Joining Tom Jackson to discuss the postcards from their pasts are novelist SARRA MANNING (Unsticky, Adorkable, London Belongs To Us, The House of Secrets, The Rise And Fall of Becky Sharpe) and editor of Mojo, JOHN MULVEY. In this episode we discuss masculinity and postcard-writing, the forgotten wartime delights of Rainbow Corner, share blurry memories of Britpop, and rediscover the days when music journalism was an exercise in post-structuralist theory. Plus alien honeysuckle. Wish you were here?

Begonias, 1960: “Who are you sleeping with, and what is Robin like is she getting on your nerves?”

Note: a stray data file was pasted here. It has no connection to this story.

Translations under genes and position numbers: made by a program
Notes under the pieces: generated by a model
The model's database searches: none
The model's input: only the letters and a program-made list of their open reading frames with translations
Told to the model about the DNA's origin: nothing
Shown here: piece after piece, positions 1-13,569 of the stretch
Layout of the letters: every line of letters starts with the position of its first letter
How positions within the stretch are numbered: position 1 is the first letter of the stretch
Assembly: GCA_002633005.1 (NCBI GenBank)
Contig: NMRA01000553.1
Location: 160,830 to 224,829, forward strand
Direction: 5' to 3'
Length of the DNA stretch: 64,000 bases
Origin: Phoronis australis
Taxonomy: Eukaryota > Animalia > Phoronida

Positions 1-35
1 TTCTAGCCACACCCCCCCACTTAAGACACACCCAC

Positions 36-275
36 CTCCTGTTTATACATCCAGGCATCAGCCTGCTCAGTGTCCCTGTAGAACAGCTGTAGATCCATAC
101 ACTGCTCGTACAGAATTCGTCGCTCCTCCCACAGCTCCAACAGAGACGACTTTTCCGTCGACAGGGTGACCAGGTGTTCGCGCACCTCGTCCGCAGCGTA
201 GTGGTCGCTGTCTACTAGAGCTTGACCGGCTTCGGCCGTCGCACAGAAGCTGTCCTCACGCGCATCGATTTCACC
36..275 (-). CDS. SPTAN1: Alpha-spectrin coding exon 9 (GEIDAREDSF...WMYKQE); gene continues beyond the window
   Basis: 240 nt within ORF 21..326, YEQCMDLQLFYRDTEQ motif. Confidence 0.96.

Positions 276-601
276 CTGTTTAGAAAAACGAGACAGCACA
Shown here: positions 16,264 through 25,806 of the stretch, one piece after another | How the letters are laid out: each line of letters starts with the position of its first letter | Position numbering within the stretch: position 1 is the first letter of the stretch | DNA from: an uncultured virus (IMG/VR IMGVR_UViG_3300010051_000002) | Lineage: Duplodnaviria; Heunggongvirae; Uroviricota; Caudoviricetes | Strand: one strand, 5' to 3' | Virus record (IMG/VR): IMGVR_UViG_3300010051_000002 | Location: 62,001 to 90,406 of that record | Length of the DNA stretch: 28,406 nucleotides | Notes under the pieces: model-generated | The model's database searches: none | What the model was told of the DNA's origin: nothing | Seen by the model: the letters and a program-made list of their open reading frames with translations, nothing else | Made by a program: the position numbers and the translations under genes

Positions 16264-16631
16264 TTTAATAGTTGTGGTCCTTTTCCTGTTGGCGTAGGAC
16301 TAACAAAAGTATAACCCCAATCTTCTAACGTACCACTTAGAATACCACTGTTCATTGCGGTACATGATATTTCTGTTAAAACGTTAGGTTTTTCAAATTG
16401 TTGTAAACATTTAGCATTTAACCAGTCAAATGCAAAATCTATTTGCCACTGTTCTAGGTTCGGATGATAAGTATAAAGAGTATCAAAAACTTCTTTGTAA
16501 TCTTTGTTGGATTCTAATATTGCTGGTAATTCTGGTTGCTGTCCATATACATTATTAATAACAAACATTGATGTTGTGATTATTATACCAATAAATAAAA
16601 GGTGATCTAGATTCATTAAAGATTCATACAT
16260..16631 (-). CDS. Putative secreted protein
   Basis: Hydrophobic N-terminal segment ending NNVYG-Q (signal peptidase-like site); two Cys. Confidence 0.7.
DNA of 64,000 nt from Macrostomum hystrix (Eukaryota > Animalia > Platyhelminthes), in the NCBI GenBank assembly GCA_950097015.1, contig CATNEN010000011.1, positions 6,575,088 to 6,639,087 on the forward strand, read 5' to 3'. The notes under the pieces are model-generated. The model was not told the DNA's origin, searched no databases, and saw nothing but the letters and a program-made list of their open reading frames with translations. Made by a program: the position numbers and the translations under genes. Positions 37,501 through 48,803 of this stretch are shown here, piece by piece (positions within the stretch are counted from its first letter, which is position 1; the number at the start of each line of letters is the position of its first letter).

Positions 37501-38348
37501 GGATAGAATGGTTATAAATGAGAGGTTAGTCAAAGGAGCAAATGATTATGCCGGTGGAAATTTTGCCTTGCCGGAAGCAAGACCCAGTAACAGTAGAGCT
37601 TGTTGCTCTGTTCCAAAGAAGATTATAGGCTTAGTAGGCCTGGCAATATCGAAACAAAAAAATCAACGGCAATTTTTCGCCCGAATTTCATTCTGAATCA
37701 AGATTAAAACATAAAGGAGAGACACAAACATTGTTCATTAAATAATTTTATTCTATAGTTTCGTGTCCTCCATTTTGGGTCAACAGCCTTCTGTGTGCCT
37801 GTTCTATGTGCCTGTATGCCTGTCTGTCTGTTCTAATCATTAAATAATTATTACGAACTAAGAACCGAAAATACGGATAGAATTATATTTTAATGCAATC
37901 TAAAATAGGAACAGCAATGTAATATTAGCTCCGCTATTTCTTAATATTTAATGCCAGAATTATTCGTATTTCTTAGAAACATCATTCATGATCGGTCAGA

Honeysuckle, 1970: “I bought this card because all the other usual type of cards were diabolical.”

John’s card sent to him by his father from Malta.

A promotional card for the Pulp single Misshapes. Sarra admitted that she had a small part in the video for this record.

Snowdon, 1959: “Christened the costume yesterday & Heather did not approve. I fancy she thought I was going to drown. She certainly screamed enough. I sent her for an ice cream.”

John’s BIFF postcard. Biff was the creation of Chris Garratt and Mick Kidd, and their cartoons first appeared in 1982.

Rainbow Corner in Piccadilly Circus. Once Sarra heard about this home-from-home for US servicemen during the war, she became obsessed with it. It features heavily in her book After The Last Dance.

The Six Wonders of the Isle of Wight, 1987: “John took his shirt off – that cleared the beach.”

A musical postcard.